But that all changed when the heroic play of Justin Rose, Henrik Stenson, and Matt Kucher, three of the top players and finest gentlemen in the men’s game, on Saturday and Sunday provided riveting drama and expressed the added intrigue that playing for one’s country and a medal in an Olympic Games can only provide.

Proudly displaying the winner’s hardware on the podium


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Hats off to all three of these gentlemen for their attitude toward playing in these games and their consistent expression of purpose throughout the week on what it would mean to be standing on the winner’s podium at the end of the day.

An equal measure of respect has to be given to the design heroics of Gil Hanse and Amy Alcott for their creation of this gem of a golf course on which these Olympic Competitions is being played. Hanse should get the credit he rightfully deserves as one of the preeminent course designers of his generation, an equal to Tom Doak, Bill Coore-Ben Crenshaw, and Pete Dye who seem to get most of the mention these days.

Gil Hanse-the author was on hand for the big reveal


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Those who have played Hanse creations like Rustic Canyon in California or Castle Stuart in Scotland recognize the unique wide and open style of this design and complementary creative short grass green complexes . Together this provides a strategic element to play that can change daily with the prevailing winds and firmness of the ground conditions. The clever sequencing of the first three and last three holes rewarded aggressive play with scoring opportunities and the rapidly shifting leader board on Saturday and Sunday reflected the genius of that design element.

This only portends for more of the same as the best female golfers in the world take on this Olympic challenge in the coming week.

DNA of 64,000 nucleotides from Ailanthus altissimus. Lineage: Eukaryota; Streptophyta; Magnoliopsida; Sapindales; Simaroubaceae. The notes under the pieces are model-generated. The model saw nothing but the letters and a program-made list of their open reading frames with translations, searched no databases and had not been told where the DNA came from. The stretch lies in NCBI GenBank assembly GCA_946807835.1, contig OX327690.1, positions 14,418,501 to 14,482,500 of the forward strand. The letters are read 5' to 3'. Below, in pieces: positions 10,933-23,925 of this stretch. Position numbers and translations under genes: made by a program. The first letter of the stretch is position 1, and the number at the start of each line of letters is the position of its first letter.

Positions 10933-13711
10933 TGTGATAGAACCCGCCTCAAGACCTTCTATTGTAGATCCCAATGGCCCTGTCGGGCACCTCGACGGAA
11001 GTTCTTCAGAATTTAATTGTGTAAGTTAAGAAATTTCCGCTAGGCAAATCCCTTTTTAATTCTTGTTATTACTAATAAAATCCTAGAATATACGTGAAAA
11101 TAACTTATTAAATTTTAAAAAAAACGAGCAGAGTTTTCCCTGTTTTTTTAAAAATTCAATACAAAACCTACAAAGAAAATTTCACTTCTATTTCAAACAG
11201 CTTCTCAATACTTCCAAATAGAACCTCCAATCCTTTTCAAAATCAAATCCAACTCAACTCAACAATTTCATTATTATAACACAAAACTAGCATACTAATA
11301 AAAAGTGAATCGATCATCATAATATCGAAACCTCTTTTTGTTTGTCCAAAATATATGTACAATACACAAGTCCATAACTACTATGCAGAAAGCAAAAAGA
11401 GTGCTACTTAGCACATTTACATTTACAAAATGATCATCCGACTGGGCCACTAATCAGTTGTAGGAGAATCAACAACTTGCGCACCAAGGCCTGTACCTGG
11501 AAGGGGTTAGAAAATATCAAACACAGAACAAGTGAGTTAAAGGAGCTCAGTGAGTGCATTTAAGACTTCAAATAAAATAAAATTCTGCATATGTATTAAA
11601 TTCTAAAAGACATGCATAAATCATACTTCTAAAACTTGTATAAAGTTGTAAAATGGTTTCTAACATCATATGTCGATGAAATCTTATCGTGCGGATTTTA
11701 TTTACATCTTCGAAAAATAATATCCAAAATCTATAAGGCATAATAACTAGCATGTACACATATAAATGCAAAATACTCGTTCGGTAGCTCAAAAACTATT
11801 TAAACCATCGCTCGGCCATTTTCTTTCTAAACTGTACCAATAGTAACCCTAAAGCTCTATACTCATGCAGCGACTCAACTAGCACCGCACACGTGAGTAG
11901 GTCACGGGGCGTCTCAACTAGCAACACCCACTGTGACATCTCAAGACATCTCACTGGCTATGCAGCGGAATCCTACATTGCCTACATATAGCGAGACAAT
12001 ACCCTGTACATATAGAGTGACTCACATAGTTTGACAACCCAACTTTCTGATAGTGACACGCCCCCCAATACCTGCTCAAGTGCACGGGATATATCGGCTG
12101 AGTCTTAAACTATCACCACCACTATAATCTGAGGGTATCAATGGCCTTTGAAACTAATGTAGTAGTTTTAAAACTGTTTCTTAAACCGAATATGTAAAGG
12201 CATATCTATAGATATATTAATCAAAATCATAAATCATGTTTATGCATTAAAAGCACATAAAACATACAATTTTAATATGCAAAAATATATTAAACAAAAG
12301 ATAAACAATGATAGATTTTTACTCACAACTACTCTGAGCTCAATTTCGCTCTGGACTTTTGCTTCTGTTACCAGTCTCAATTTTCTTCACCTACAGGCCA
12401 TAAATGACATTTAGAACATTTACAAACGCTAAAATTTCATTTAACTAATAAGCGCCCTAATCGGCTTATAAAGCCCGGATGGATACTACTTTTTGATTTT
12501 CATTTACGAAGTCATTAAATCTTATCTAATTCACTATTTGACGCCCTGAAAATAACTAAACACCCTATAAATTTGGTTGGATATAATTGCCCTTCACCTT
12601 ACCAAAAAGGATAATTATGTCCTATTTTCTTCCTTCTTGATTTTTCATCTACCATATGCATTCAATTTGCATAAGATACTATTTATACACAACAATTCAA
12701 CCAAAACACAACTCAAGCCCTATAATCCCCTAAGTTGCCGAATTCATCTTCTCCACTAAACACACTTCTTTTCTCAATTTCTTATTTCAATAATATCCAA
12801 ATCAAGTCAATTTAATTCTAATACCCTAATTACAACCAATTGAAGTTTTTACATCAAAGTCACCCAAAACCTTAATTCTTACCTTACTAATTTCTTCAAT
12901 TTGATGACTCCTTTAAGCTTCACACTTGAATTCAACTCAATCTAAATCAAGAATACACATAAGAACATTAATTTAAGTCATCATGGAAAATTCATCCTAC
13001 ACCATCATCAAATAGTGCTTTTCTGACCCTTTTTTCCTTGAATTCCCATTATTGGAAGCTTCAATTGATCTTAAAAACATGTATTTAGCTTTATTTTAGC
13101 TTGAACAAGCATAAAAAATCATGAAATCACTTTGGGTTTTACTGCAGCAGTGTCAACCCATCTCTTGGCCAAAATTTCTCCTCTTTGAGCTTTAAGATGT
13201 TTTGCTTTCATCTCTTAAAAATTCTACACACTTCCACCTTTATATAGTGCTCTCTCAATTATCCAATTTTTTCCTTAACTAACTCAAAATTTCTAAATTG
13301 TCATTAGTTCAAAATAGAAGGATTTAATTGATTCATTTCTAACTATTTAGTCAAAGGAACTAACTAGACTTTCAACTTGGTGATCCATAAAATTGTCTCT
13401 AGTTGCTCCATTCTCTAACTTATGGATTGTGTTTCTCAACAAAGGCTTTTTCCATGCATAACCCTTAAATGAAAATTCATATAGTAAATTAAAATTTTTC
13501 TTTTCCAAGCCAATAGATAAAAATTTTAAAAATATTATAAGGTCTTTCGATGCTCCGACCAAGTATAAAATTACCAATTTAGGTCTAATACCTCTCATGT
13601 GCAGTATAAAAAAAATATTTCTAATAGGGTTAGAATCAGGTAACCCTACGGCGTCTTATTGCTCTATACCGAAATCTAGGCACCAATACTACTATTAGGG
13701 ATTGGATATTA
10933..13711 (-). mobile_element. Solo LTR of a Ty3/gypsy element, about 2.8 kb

One last up and down led to this triumphant gesture


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In the end it was superlative play-Kucher’s 63 on Sunday, Stenson’s 68-68 on the weekend, and Rose’s clutch birdies on 15 and 18 that punctuated a glorious introduction of golf into the Olympics.

I, for one, am now a believer!

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August, 2016

 

 

 

 

First Tee Celebration 2016

Welcome SignOur annual celebration with the First Tee Programs of Montgomery County and the Greater Washington D.C. was a day of high energy and fun for over 30 kids and the 20 volunteers who were part of this. The emphasis was volunteers and professional staff supporting the nine principles that are the bedrock of the First Tee Program.

Respect-Perserverance-Honesty-Integrity-Courtesy-Responsibility-Sportsmanship-Confidence-Judgement

These kids come from diverse backgrounds and make it evident by their poise, grace, and self confidence that golf can teach valuable life skills and they “get it”.

Group Shot With Everyone

Smaller Group ShotOur volunteers ages 14 to 85 provided exactly what these kids needed-smiles, reassurance, and support of the development of their understanding of what the game has to offer.

Adult VolunteersFrom our youngest to our seniors our volunteers were charming and gracious.

Our Youngest Volunteers

Our Senior Leslie and GeneThere were those mugging for the camera…..

Volunteers HammingThumbs Up….but all had rapt attention to the proceedings.

This Big

Putting Oversight

Volunteer and Chipping Result

Girl TalkThe day’s activities began with some proper stretching and warm-up drills.  Stretch the hammies and work the hip flexors.